Please submit a 300-word abstract and an abbreviated CV to Pamela Phillips (phillips.pamela@gmail.com) by December 20, 2019. Authors will be notified by January 31, 2020. Complete, original, and not previously published essays of 6,000–8,000 words will be due by June 30, 2020.

The editors of the Routledge Studies in Eighteenth-Century Cultures and Societies series have expressed an initial interest in the collection and a full proposal will be submitted to the publisher once the abstracts have been selected. Please send all proposals and inquiries to Pamela Phillips: phillips.pamela@gmail.com.

Pamela Phillips, PhD
Department of Hispanic Studies
University of Puerto Rico, Río Piedras

Symposium | London Art Week: Conversations on Collecting

Posted in conferences (to attend) by Editor on October 26, 2019

In conjunction with London Art Week:

London Art Week Symposium: Conversations on Collecting
Sainsbury Wing Theatre, The National Gallery, London, 2 December 2019

This December, London Art Week (1–6 December) launches the inaugural LAW Winter Symposium to foster debate and learning among the public, international collectors, members of the art trade, and museum professionals. Held in collaboration with our partner museum, The National Gallery, the 2019 Symposium will consist of three panel discussions, with our eminent speakers discussing different aspects of collecting. Attendance is free, but places must be registered and booked in advance.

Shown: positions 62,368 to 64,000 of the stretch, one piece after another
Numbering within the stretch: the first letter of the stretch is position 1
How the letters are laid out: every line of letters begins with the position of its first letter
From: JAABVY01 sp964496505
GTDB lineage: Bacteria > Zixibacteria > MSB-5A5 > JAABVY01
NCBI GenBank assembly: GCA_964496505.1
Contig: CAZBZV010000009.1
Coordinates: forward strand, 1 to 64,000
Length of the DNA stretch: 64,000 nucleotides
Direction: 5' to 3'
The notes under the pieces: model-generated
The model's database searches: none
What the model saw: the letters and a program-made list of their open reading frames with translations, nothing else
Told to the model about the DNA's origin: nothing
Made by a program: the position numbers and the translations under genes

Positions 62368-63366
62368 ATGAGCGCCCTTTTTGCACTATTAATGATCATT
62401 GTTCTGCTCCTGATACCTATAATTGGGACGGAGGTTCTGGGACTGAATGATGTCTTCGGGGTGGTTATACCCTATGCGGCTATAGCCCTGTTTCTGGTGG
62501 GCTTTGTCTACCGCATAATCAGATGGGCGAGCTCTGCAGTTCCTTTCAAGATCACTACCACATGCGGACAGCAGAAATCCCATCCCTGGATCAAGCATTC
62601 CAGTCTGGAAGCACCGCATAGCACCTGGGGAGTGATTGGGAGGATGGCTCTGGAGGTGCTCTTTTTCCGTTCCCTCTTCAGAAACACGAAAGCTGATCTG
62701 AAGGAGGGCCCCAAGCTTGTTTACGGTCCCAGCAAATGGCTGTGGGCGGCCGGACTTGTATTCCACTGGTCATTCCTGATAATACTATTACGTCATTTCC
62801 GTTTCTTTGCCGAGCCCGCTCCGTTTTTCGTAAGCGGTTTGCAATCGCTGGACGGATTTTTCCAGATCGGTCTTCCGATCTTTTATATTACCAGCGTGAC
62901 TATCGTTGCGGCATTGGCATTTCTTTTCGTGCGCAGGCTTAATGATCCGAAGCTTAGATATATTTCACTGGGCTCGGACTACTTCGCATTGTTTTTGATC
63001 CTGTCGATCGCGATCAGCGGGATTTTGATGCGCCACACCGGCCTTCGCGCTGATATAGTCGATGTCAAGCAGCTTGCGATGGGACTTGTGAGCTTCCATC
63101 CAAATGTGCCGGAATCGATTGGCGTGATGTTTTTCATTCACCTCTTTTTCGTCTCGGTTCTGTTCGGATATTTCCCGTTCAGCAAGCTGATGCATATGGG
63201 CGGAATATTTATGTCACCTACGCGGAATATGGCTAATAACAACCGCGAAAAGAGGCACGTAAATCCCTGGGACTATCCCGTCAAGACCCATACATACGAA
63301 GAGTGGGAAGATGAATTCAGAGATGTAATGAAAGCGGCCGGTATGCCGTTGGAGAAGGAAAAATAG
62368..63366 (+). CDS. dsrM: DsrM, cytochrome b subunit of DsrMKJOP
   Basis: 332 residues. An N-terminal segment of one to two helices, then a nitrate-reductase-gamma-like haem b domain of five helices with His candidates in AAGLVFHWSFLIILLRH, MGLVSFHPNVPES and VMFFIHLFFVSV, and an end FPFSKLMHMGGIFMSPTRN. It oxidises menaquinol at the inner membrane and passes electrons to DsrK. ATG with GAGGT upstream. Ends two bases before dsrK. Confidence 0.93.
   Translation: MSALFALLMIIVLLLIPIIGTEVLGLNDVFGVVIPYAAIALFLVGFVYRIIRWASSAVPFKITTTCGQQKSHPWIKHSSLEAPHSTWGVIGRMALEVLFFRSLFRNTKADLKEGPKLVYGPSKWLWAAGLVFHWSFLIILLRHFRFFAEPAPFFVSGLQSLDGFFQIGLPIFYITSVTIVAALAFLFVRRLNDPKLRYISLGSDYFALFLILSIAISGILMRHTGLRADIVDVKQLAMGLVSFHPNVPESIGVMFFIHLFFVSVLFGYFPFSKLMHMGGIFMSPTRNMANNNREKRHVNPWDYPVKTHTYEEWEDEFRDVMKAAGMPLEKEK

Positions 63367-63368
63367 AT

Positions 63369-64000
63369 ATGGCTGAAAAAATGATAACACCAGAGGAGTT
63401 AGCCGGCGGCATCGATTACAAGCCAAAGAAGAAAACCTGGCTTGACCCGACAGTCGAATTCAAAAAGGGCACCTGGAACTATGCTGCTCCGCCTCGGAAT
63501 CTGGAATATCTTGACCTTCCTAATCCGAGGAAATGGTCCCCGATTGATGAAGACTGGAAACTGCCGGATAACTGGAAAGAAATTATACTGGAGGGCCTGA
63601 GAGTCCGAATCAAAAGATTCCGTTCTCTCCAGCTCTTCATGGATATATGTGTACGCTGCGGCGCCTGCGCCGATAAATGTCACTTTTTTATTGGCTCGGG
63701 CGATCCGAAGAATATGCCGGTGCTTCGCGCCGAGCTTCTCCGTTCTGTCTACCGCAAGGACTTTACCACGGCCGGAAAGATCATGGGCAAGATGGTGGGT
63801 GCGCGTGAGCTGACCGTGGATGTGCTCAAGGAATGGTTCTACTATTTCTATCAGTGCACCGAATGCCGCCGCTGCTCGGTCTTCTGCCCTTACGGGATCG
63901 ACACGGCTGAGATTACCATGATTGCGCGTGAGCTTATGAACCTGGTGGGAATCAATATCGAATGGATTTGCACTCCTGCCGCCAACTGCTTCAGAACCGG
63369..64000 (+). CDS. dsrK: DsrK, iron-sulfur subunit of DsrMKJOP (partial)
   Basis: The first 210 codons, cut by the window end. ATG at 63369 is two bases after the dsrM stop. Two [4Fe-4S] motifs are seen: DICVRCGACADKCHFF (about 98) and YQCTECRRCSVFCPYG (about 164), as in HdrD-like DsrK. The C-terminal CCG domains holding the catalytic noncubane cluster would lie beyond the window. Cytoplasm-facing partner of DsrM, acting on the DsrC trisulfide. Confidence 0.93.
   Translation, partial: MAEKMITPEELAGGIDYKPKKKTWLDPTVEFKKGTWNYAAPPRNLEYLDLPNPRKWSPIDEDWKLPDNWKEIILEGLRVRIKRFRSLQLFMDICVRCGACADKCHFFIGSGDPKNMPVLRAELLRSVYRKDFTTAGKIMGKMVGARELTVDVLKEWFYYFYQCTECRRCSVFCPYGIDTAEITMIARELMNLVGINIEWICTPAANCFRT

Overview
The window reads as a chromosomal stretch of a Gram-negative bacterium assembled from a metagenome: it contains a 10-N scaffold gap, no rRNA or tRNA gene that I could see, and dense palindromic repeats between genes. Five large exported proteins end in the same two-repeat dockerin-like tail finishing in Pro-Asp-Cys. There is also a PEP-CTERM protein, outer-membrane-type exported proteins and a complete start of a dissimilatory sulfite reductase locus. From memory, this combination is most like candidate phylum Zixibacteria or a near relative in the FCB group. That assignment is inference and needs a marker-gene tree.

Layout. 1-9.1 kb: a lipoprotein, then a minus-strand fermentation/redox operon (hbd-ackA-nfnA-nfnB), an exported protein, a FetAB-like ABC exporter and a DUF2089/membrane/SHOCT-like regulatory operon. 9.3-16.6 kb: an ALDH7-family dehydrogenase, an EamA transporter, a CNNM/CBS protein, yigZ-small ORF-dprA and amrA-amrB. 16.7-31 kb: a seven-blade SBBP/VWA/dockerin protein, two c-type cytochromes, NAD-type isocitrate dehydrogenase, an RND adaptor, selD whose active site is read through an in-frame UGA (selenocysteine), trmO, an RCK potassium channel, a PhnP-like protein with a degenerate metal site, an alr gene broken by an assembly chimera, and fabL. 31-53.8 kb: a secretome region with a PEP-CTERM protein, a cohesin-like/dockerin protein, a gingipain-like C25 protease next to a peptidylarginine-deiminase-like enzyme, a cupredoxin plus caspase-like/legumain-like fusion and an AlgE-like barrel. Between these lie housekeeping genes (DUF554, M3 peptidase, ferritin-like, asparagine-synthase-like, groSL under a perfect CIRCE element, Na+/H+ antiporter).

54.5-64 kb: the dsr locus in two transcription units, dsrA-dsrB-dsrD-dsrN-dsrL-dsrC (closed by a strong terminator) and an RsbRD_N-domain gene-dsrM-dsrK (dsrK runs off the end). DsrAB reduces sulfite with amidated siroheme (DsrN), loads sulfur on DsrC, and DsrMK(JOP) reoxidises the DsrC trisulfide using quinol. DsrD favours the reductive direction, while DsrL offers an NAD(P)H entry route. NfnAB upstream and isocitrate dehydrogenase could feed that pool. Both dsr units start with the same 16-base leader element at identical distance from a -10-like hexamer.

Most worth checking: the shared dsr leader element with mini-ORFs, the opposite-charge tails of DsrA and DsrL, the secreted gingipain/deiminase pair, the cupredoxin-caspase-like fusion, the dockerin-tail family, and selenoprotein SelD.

2.30  Introduction and welcome by Gabriele Finaldi (Director, The National Gallery)

2.35  Returning Home: The Significance and Challenges of Exhibitions that Reunite Historic Collections in Their Original Settings
Moderator: Tom Stammers (Assistant Professor of Modern European Cultural History, Durham University)
• Toto Bergamo Rossi (Curator, Domus Grimani; Director, Venetian Heritage Foundation)
• Silvia Davoli (Curator, Lost Treasures of Strawberry Hill; Paul Mellon Research Curator, Strawberry Hill House; Associate Researcher, University of Oxford)
• Thierry Morel (Curator, Houghton Revisited; Director and Curator at Large, Hermitage Museum Foundation USA; and Trustee of the Sir John Soane’s Museum, London)

3.30  Collecting Today: What Motivates Private Collectors and How Do They Envisage the Future of Their Collections
Moderator: Justin Raccanello (Specialist dealer in Italian ceramics)
• Katrin Bellinger (Collector and Founder, Tavolozza Foundation)
• Claudio Gulli (Curator, Valsecchi Collection at Palazzo Butera, Palermo)
• Keir McGuinness (Collector)

4.30  Changing Questions: The Role of Museums in 2020 and How They Can Better Engage with the Public
Moderator: Martin Bailey (The Art Newspaper)
• Ketty Gottardo (Martin Halusa Curator of Drawings, The Courtauld Gallery)
• Luke Syson (Director and Marlay Curator, Fitzwilliam Museum, University of Cambridge)
• Nicholas Thomas (Director, Museum of Archaeology and Anthropology, and a Fellow of Trinity College, Cambridge)